Intel Pentium 4 Centrino Launch Event

The Centrino Launch Event - Page 1

The Centrino Mobile Technology Launch Event
Intel Takes Mobile Computing to the Next Level

By - Jeff Bouton
March 12, 2003

After a few remote illustrations, the demonstration portion the presentation was over and the focus shifted to input from high ranking executives from T-Mobile, Boeing, Marriot, MacDonalds, Toshiba, SAP, Cisco and several others.  The majority of these guests were Vice Presidents, CEO's and General Managers, adding to the magnitude of what Intel has unveiled.  After a few moments of discussion regarding each company's role in the future of wireless, Craig Barrett and Anand Chandrasekhar entertained the press for a quick Q&A session. 

The next phase of the day was a technology overview on the 7th floor where a number of OEM's got to show their stuff.  I was eager to catch a few glimpses of the latest technology, hoping to take a test drive and snap some pictures.  Unfortunately, with such a popular event and the fact that lunch, and the demonstration was combined into one room, it was virtually impossible to move, let alone get a glimpse at a demo.  As you can see in this picture, there was hardly any room to get around.  So with that said, let's do a quick rundown on what Centrino is all about.


Centrino Architectural Advantages
"Mobile" doesn't mean light duty performance anymore

Intel's new Centrino technology consists of three major components; the Intel Pentium M processor, the Intel 855 Chipset, the Intel PRO/Wireless 2100 Network Connection.  We'll break down each of these and touch on their roles in the Centrino design.


Intel Pentium M processor

The Intel Pentium M processor has undergone some key changes that allows it to offer increased performance while reducing power consumption.  The first is the implementation of Advanced Branch Prediction which reduces latency in the instruction pipeline, resulting in increasing performance and lower power consumption.  Next is a feature called Micro-Ops Fusion which has a main role of combining two micro-operations into a single micro-op, again for faster execution and lower power.   A Dedicated Stack Manager has also been implemented, which helps manage the CPU stack and associated data, again providing for more efficient computation.  Lastly, the chip is outfitted with a full 1MB of low power L2 cache which is specifically designed to shutdown high-speed memory when it is not being accessed. 

In the end, the P4M processor is faster yet more efficient and able to complete its task at a fraction of the power consumption required by other processors.  This is will not only yield the obvious performance improvements, it will also allow developers to create smaller and thinner devices since heat will be less of an issue.  Anand had a couple of units on stage that were the thinnest mobile machines I've ever seen.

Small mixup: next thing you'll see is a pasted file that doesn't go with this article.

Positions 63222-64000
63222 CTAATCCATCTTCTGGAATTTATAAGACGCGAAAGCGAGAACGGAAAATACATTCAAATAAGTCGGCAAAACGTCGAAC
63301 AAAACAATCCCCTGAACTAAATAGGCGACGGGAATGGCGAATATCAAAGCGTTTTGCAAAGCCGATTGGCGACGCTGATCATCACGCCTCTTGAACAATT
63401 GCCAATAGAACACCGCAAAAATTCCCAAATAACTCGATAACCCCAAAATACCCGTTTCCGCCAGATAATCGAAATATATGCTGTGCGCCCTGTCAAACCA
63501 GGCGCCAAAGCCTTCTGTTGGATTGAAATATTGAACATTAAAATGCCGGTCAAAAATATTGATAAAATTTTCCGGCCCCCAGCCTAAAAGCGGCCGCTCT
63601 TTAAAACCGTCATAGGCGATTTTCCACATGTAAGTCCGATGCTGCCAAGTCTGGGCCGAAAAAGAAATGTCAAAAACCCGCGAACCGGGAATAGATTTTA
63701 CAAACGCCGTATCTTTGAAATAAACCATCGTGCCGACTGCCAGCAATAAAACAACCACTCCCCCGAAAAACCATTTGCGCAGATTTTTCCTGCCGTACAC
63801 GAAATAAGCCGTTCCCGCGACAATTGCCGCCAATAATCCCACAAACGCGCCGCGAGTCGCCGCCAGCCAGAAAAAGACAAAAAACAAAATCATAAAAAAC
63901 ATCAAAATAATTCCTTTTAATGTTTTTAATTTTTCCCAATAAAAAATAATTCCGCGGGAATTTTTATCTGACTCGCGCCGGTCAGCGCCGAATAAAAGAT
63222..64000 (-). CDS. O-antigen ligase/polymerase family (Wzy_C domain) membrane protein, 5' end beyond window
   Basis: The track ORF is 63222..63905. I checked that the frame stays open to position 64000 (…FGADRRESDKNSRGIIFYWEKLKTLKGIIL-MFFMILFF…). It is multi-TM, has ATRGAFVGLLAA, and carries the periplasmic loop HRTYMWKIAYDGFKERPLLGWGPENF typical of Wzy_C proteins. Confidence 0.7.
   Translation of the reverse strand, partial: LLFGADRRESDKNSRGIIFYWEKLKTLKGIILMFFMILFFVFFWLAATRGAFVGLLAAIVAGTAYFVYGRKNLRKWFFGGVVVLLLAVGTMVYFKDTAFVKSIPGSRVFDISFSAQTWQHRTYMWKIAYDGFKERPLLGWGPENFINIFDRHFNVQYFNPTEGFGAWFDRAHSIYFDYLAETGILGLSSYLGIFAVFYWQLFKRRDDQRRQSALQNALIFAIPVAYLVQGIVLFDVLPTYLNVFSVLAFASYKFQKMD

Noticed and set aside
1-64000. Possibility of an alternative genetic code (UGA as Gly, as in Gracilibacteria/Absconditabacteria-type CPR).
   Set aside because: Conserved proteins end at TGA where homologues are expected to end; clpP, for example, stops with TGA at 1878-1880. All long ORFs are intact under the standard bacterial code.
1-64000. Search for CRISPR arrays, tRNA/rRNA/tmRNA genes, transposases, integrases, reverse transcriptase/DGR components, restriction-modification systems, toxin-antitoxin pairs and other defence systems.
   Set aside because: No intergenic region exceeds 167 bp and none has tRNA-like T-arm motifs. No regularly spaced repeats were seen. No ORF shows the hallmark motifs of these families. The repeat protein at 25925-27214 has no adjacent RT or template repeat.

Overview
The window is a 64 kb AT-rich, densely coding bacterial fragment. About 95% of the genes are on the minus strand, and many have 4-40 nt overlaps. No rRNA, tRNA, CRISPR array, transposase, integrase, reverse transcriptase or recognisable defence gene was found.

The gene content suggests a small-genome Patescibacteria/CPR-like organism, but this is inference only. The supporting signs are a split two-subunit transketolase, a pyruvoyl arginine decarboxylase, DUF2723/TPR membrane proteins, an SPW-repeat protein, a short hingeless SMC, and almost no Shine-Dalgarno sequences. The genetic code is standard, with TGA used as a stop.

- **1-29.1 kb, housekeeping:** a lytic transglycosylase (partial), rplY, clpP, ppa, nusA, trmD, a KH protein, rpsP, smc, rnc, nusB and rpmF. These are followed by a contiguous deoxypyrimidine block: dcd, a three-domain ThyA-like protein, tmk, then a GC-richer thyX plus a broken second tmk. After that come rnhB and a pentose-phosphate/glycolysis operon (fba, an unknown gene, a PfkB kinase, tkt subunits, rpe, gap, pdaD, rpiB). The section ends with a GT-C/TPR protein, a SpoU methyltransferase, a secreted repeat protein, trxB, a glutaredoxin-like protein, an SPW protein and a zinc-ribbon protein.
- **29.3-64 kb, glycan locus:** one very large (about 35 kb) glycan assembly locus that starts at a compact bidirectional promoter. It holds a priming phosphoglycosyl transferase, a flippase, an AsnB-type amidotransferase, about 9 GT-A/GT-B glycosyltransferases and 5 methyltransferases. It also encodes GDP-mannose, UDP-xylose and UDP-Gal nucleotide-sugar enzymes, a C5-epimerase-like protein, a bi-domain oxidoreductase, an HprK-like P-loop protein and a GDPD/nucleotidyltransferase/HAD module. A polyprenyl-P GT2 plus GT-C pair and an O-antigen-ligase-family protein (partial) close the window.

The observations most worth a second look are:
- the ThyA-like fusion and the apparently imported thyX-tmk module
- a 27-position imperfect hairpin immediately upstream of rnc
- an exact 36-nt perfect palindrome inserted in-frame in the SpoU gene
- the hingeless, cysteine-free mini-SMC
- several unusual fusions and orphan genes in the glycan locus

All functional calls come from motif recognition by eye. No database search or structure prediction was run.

Intel 855 Chipset

At the heart of the Centrino technology is the Intel 855 Chipset which comes in two flavors, the 855PM which has workstation quality graphics integrated and the 855GM which boasts Intel Extreme Graphics 2 capability.  The new chipset, as you may have guessed, is optimized with a number of power saving technologies.  While it supports the well known SpeedStep technology, it also implements a timer that shuts down the chipset when it is inactive and has a Deeper Sleep Alert State for enhanced power management.

Intel PRO/Wireless 2100 Network Connection

The final component of Centrino is the Intel PRO/Wireless 2100 Network Connection.  Build to meet the 802.11b standard, the Intel PRO/Wireless 2100 Network Connection has been optimized to integrate easily to existing and future WiFi access points.  Intel also plans to support the 802.11g standard later this year, with full 54Mbps performance.


In the end, I think that Mr. Gladwell's opening remarks about "turning points" is a fair assessment of what Intel has planned here.  In fact, this may be the next big thing since Bill Gates introduced us to his new product called "Windows."  The demonstration today showed that there are some major changes coming that all of us will get to enjoy and benefit from at some point.  As the initiative to move to wireless moves forward, I believe that its effects will be as large as the Internet itself.  Whether this technology has the ability to replace wired networking remains to be seen, but if today was any indication of what's to come, I think some exciting changes are on the way.

If you would like a more detailed look at all of the technologies that comprise Centrino, be sure to stop by for his analysis of the technology.



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